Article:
These numbers are a small fraction of the thousands of cases across the federal prison system. But they also represent a a significant undercount. Not only do these figures fluctuate from facility to facility without explanation, the official tally only includes people who are in BOP custody, leaving out halfway house residents who are in the hands of other federal agencies, such as the U.S. Probation Office. It also leaves out RRC staff, who are not technically bureau employees but rather work for halfway house providers. Of the 57 affected federal halfway houses currently listed on the BOP website, there is not a single documented case of staff infected with Covid-19.

With 195 RRCs run by a patchwork of providers — about a third of which are for-profits — the network of halfway houses with BOP contracts lacks transparency even under normal circumstances. While the BOP has issued press releases about Covid-19 deaths inside its prisons — providing names, ages, and facilities where the deceased were held — it has released no information about those who have died inside federal halfway houses. The only public acknowledgment of the fatalities are the numbers listed in the “Inmate Death” column on the BOP website.

Of the six documented deaths at federal RRCs recorded by the BOP to date, three were residents of GEO Group facilities — and two were residents at the Leidel Center. Until now, the identities of the men who died after becoming ill at the Houston halfway house have remained unknown beyond their families and the facility. But former and current residents of the Leidel Center shared their names with The Intercept. The oldest was 60 years old, the youngest 46. All three had gone to prison on probation violations or drug charges. And all of them had families who were preparing to welcome them home in the coming days. Instead, those families are planning memorial services.

Leidel Center at Houston, Texas.

Screenshot: Google Map

I Do Not Want to Die in the Halfway House

The Leidel Center is located in the heart of downtown Houston, just steps from the freeway and Minute Maid Park, the home stadium for the Houston Astros. There is an outdoor area with picnic tables and benches dubbed Logan’s Garden. The facility sleeps some 190 people, a majority men but some women, most of who are serving the last days of their federal sentences.

In operation since the 1990s, the Leidel Center was previously run by Cornell Corrections, which was acquired by GEO Group in 2010. The private prison company’s expansion into reentry services has become a growing part of the its business plan. Today, the Leidel Center is one of 45 halfway houses under GEO Group’s Continuum of Care division, which sells everything from reentry to drug treatment to counseling services to state and federal government. Fifteen of GEO’s halfway houses have contracts with the BOP.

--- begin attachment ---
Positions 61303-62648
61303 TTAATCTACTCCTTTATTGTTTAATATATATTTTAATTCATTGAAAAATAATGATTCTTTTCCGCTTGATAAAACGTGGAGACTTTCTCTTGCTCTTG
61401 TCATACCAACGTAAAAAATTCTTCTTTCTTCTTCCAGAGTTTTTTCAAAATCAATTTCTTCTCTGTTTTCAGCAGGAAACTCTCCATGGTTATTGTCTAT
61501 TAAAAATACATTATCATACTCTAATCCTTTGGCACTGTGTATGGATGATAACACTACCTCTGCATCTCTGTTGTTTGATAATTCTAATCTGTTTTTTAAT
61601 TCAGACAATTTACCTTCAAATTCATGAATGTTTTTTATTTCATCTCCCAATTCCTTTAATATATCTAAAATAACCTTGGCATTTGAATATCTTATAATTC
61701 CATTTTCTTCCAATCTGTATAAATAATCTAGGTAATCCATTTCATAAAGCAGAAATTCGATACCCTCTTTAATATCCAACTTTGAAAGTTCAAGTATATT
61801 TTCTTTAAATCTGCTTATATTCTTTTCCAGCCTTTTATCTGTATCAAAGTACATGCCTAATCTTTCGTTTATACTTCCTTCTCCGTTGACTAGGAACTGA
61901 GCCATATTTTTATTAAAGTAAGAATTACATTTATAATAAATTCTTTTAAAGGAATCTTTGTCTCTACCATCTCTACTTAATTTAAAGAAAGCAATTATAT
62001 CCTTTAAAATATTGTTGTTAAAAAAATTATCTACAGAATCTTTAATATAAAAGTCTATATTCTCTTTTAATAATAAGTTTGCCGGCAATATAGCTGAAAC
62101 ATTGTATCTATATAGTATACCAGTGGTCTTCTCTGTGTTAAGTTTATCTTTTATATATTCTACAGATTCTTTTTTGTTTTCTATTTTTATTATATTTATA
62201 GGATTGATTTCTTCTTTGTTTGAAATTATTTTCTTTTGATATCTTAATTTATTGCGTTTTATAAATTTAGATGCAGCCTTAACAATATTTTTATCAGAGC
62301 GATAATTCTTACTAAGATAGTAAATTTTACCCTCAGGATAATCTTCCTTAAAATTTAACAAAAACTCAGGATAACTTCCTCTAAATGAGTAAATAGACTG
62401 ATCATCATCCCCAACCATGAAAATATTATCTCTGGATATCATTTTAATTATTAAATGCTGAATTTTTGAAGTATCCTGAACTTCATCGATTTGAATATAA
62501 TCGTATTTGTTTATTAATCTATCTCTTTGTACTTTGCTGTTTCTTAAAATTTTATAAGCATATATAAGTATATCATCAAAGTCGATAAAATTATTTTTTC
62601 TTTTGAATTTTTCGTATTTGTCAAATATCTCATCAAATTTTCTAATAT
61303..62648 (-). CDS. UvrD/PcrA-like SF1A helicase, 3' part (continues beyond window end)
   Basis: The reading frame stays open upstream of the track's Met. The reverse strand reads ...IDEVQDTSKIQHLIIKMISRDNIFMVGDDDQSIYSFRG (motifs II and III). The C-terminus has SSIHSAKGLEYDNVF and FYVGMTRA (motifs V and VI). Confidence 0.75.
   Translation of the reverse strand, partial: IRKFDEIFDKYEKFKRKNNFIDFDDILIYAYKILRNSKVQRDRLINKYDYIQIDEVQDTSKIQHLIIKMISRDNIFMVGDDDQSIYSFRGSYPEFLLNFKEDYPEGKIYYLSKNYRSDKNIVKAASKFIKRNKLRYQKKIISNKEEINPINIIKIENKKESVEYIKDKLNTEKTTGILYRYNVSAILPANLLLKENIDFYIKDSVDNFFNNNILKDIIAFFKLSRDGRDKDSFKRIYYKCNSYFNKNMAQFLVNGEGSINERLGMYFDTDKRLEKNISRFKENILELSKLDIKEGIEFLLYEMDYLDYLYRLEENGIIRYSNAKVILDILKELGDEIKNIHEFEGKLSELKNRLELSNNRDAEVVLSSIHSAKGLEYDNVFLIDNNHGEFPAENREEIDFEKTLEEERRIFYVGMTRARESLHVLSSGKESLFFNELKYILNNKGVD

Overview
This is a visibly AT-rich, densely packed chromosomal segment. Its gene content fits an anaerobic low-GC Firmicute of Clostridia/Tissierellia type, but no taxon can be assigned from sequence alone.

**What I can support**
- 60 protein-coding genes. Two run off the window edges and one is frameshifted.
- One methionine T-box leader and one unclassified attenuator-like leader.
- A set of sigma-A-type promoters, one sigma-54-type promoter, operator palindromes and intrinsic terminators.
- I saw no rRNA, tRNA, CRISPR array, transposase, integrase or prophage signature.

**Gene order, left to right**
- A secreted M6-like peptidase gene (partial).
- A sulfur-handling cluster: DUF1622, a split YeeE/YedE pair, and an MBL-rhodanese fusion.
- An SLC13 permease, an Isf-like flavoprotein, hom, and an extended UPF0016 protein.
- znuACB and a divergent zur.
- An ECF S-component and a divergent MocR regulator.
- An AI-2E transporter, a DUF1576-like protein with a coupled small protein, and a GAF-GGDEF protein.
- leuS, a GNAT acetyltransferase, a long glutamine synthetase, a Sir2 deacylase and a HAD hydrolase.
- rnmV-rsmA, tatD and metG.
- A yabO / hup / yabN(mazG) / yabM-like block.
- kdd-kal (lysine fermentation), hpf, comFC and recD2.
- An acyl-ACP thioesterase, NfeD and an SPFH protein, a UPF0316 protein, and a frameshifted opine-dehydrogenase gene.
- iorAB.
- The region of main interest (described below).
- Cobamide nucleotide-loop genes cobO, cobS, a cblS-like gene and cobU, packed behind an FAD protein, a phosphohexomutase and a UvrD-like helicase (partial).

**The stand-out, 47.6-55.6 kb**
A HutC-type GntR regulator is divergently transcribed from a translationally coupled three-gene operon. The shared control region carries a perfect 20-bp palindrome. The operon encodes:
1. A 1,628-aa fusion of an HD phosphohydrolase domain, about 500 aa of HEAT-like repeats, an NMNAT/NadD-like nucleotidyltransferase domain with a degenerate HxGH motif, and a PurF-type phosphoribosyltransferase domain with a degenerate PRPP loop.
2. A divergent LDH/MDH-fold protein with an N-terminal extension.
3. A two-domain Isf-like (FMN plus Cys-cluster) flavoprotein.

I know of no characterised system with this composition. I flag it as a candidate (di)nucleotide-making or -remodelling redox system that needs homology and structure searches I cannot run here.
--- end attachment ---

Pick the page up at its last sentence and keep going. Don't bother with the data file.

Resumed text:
GEO Group has long been accused of mistreating those in its care. In Houston, a 2019 lawsuit described how the company abandoned residents of a different halfway house during Hurricane Harvey, leaving them in a flooded facility without food, clean water, or medical care. When the coronavirus crisis began, residents soon began detailing similar neglect at different GEO Group facilities, even as corporate executives boasted about the company’s response to shareholders. Residents at an Oakland, California, halfway house told The Intercept that the facility had tried to keep its positive cases a secret. And at the Grossman Center in Leavenworth, Kansas, where coronavirus spread out of control this spring, numerous residents said that the facility’s attempts to contain the outbreak only made things worse.

Residents of the Leidel Center describe similar chaos and mismanagement. One resident who arrived at the halfway house in February said that nothing had been done to adapt to the looming crisis. “They were not prepared,” he said. “They had no clue the storm was coming.” Once it hit, the resident said, “they sat on their haunches.” While other halfway houses stopped sending people to work except for those in essential services, in accordance with BOP instructions, this did not happen at Leidel. “If you had a job, you could go,” a former resident said. “And that was everybody. Didn’t matter what what kind of work you did.” Yet another resident recalled being disturbed at the sight of a staffer inspecting the belongings of a member of the women’s dorm in May. The employee was not wearing a mask or gloves. “Like, I understand you have to go through our things, that’s fine,” the resident said. “But we are also in the middle of a pandemic.”

At one point, the former resident said, “they started putting signs on the floor saying, ‘Keep your distance,’ you know, ‘Six feet’ and stuff like that. But it’s impossible. This is a halfway house. … Our beds are so close to each other … it’s impossible to stay six feet away from anybody in that place.”